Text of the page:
12. Systemic amyloidosis

Last updated on January 17, 2019 at 16:16

Organ: Kidney, liver, pancreas

Description:

The preparation contains slices of kidney (left), liver (centre), pancreas (right). All three organs have a greyish-whitish and have a rubber-like look.

Diagnosis: Systemic amyloidosis

Causes:

  • Systemic AL-type (primary amyloidosis)
    • Plasma cell tumour
  • Systemic AA-type (secondary amyloidosis)
    • Chronic inflammation
    • Inflammatory bowel disorders
    • Tuberculosis
    • Rheumatoid arthritis
    • Systemic lupus erythematosus

Theory:

Amyloidosis is a disease where there is deposition of amyloids in many organs. Amyloids are formed by accumulation of misfolded proteins. These misfolded proteins have a crossed β-sheet structure. These β-sheets have a property called birefringence, meaning that they can easily be seen in a polarizing microscope. A special staining called Congo red stain can be used to increase the birefringence of the amyloids, which become green under a polarizing microscope.

Amyloidosis can affect theoretically any organ, but the following organs are most commonly affected:

  • Heart
    • Causing cardiomyopathy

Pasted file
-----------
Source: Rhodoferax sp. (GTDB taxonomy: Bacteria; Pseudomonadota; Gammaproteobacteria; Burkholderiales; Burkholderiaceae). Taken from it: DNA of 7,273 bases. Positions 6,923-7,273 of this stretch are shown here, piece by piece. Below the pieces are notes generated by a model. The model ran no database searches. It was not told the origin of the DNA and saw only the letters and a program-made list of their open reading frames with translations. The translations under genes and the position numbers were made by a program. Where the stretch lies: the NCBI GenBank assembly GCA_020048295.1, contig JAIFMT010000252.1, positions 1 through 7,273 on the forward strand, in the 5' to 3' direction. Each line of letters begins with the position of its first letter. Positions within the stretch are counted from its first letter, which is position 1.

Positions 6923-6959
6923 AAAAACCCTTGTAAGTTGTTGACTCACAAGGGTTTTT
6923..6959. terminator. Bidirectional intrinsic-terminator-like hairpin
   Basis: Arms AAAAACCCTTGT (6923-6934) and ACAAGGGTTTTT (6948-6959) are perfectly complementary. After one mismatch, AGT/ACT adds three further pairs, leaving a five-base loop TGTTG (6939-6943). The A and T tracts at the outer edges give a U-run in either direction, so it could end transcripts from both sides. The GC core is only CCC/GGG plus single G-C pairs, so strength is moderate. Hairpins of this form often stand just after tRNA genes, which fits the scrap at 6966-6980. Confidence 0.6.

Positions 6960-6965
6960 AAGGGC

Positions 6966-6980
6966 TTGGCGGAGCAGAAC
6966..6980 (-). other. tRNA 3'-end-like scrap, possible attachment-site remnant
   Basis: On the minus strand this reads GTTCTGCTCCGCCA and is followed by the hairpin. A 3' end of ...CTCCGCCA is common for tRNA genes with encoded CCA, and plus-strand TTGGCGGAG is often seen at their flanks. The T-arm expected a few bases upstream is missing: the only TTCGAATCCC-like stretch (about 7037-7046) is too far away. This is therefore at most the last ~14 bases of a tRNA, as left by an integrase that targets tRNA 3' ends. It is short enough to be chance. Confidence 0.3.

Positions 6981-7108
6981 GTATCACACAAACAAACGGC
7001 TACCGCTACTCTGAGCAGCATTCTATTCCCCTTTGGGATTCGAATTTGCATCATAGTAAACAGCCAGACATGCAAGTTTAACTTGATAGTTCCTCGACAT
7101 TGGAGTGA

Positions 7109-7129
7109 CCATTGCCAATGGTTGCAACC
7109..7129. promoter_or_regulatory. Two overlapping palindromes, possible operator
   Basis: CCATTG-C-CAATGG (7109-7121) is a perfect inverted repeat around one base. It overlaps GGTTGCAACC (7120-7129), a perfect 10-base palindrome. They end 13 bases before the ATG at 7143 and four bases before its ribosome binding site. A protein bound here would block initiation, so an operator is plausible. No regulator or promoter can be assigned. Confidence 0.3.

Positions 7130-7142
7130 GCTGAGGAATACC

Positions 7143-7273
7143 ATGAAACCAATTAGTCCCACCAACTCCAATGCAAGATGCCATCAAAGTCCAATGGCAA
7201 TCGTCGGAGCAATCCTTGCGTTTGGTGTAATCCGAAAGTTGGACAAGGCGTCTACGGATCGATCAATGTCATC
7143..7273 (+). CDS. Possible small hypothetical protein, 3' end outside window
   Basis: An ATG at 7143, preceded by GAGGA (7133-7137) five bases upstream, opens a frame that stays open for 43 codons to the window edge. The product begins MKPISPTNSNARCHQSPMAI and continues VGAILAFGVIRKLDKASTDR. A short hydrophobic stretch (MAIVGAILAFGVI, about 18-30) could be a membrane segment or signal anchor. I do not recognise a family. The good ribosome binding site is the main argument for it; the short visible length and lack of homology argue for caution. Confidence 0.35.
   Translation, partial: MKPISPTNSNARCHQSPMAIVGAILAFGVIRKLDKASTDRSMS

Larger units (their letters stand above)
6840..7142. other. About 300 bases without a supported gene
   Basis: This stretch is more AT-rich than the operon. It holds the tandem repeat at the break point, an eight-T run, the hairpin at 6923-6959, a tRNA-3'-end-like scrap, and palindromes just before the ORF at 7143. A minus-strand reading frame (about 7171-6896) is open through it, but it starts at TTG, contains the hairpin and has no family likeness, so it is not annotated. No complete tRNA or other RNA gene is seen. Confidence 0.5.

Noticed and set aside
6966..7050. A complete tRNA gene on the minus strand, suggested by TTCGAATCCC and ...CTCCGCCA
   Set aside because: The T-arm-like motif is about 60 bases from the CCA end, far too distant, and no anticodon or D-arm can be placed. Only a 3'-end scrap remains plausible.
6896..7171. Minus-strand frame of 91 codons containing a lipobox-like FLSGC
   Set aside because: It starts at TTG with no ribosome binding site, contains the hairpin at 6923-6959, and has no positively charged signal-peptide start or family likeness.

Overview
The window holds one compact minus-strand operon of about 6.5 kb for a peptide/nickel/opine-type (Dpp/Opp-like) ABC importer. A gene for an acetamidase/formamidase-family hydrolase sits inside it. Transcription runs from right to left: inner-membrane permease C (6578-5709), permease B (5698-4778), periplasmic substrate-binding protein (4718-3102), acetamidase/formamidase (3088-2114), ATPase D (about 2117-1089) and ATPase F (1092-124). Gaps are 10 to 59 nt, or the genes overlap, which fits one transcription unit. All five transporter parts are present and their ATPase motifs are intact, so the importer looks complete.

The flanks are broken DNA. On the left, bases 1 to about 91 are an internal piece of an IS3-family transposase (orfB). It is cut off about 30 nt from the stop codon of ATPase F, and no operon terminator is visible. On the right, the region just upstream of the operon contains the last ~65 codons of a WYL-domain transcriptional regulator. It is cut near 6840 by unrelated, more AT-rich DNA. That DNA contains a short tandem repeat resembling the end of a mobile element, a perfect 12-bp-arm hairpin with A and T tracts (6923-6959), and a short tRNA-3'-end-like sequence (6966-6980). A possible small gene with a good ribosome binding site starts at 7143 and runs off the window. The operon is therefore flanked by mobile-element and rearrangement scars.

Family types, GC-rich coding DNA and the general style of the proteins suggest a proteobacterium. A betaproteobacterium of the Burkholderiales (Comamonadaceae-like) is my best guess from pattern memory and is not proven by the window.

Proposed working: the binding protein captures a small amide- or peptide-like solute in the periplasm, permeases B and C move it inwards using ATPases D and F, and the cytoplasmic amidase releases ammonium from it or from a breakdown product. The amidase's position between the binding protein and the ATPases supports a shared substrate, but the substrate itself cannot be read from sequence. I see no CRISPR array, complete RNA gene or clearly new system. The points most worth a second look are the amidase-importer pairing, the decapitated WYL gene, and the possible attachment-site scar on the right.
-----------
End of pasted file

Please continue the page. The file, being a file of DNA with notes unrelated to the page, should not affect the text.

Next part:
• Gastrointestinal tract
    • Leading to malnutrition, diarrhoea
  • Liver and spleen
    • Causes enlargement and rubber-like consistence
  • Kidney
    • Renal failure
  • Tongue
    • Easy to biopsy to confirm amyloidosis

See theoretical topic 16 for more details on amyloidosis.

It’s important to note that the amyloids themselves aren’t toxic. They’re dangerous for tissues because they occupy the interstitial space which causes compression of the nearby cells and capillaries, damaging them.

I know Lee notes and some teacher say that it’s a spleen and not a pancreas, but I asked my group teacher and he confirmed that it’s the pancreas. Also, in my opinion, from behind the organ doesn’t look like a spleen.

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11. Haemochromatosis

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13. Cholelithiasis, chronic cholecystitis and empyema

6 thoughts on “12. Systemic amyloidosis”

  1. Hello,

    I think the prep. to the right is the spleen, and not pancreas.
    However, I think it’s smart to emphasise that in kidney, amyloid deposits in glomeruli, spleen in follicles(sago spleen) or in sinuses (lardaceous spleen) and finally in liver in space of Disse and sinusoid.

  2. Hey! 🙂
    Just one note: you wrote that the cells enlarge but amyloidosis is always extracellular!
    Thanks for the preps!

  3. Hey !!!

    I got this prep during my exam and my examiner told me that it was the spleen and not the pancreas. He even asked me who was my teacher because he couldn’t believe that I said pancreas instead of spleen.
    So yea I don’t know 🤷🏼‍♀️. I don’t think it’s a big mistake because I still passed.

    1. Hey!

      Congrats on passing!

      Regarding the pancreaspleen I suppose we’ll never know what the true answer is. But, like you said, I don’t think it matters too much. Probably the best thing to do on the exam is to say that it may be either one, and just say that some teachers disagree. Whatever organ is in the prep doesn’t really matter anyway, they all have the same characteristics.

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